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Incarcerated Individuals Give Executive Residence a Holiday Makeover

December 28, 2018

By Rachel Friederich

DOC Communications

(Rachel Friederich, DOC Communications)

INFOGRAPHIC: Decorations by the Numbers

Seven women incarcerated at Washington Corrections Center for Women in Gig Harbor visited the Executive Residence December 3, 2018 to decorate it for its annual holiday tours.

By the end of the day, the women had adorned the grand staircase, windows, and doorways in pine garlands, colorful wreaths, twinkling lights, and floral arrangements. The festive trimmings included fresh hydrangeas, roses, and holly cultivated by students in the prison’s floriculture and horticulture vocational programs.

It takes 25 wreaths of various sizes and 880 inches of cedar garland–among other lights and embellishments–to decorate the residence. No taxpayer money is used for the decorations; community donations and revenues from private events at the Executive Residence fund the holiday decor.

The decorating tradition just entered its sixth year. It started after First Lady Trudi Inslee toured the correctional facility in 2012. She was so impressed with the floriculture and horticulture programs that she invited students enrolled in those programs to decorate the Residence for the holidays.

Floriculture and horticulture are two of the many vocational educational programs where enrollees can use their experience to earn college credit through Tacoma Community College. Floriculture instructor Bob Andren said the Residence isn’t the only thing that gets transformed.

“The women in the program just bloom,” Andren said. “Their confidence goes up, their skills go up, and everything changes.”

Andren said his students can use their new skills in fields such as landscaping, plant production, and nursery management. They can also use their skills to potentially get jobs decorating homes, businesses, and event venues.

Lisa Mumm, 54, hopes to do just that. She’ll be released from prison in 2020, after serving a 115-month sentence. Mumm said she never graduated high school, but now has plans to get a job working for a state or municipal park after she leaves the correctional system.

“Prison has been a high point in my life,” Mumm said. “I’ve done more positive things in prison, and furthered my education and done more in my life than I ever have before. I’m grateful for this program. It’s made a big difference in my life.”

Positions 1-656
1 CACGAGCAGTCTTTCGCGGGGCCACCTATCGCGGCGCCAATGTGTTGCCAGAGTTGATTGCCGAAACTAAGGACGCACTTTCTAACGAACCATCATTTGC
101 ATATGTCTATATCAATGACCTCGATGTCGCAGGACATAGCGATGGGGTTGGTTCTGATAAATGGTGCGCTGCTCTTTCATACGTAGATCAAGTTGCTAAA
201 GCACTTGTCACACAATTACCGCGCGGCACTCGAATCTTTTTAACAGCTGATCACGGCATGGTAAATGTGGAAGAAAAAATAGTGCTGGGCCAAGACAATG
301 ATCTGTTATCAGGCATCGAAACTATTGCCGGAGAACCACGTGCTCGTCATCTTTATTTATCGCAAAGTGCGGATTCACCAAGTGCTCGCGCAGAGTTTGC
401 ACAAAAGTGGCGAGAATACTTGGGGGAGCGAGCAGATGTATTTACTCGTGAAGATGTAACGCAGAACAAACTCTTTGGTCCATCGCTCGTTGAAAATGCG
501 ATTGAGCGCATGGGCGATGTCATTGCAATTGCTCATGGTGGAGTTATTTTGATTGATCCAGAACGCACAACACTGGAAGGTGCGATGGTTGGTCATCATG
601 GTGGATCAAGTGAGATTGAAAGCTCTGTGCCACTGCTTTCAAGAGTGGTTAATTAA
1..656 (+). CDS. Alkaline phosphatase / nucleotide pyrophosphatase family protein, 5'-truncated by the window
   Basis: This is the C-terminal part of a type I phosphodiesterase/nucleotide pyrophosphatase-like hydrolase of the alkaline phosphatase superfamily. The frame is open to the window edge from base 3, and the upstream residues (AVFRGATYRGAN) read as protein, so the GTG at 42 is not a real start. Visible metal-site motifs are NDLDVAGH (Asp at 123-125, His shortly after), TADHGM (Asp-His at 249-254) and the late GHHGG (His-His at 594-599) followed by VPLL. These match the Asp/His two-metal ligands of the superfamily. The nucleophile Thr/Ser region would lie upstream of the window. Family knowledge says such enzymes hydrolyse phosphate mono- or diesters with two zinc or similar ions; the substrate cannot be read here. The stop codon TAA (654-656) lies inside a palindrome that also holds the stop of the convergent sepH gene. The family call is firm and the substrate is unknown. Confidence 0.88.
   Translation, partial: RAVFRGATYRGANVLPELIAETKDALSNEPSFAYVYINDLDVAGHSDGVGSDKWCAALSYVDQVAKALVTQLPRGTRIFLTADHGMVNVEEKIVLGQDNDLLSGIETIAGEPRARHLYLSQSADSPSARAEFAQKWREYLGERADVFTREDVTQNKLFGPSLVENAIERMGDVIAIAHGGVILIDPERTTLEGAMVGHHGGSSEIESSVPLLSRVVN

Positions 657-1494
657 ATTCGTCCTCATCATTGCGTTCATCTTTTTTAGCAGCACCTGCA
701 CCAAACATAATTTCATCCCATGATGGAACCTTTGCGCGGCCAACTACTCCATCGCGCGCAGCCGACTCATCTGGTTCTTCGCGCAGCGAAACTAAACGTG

Keeping Communities Safe

Department of Corrections takes steps to ensure public safety when individuals in their custody visit the Residence. Trained correctional officers and class instructors accompany them at all times. Residence security staff are also notified of the visitors.

Taking a trip to the Residence is a privilege for these incarcerated individuals, and a strict set of requirements are mandated for those seeking to make the trip. These individuals must be infraction free for at least a year, have a minimum-security custody level, and have less than four years remaining on their sentences. They must also have earned a GED or high school diploma and be enrolled in the prison’s horticulture or floriculture programs. Additionally, department staff conduct screenings to make sure these potential visitors to the Residence don’t have connections to gang members or crime victims in the local community.

Kristy Pruett, 42, will be released from prison next year. The visit earlier this month to decorate the Residence was her second during her incarceration. She’s nearing the completion of a 60-month sentence.

Pruett said the experience in the horticulture class changed her and she’s no longer the person she once was. She’s developed a passion for horticulture in prison and has dreams to work on an organic farm after her release.

She said the program and the chance to decorate the Residence is a testament to how people can change.

“I came as a person who couldn’t survive in a social setting, and now look what we can do,” Pruett said. “For us to come here, it shows our dedication to our program and all the things that we have learned–this is our way of giving back and making positive memories for our futures.”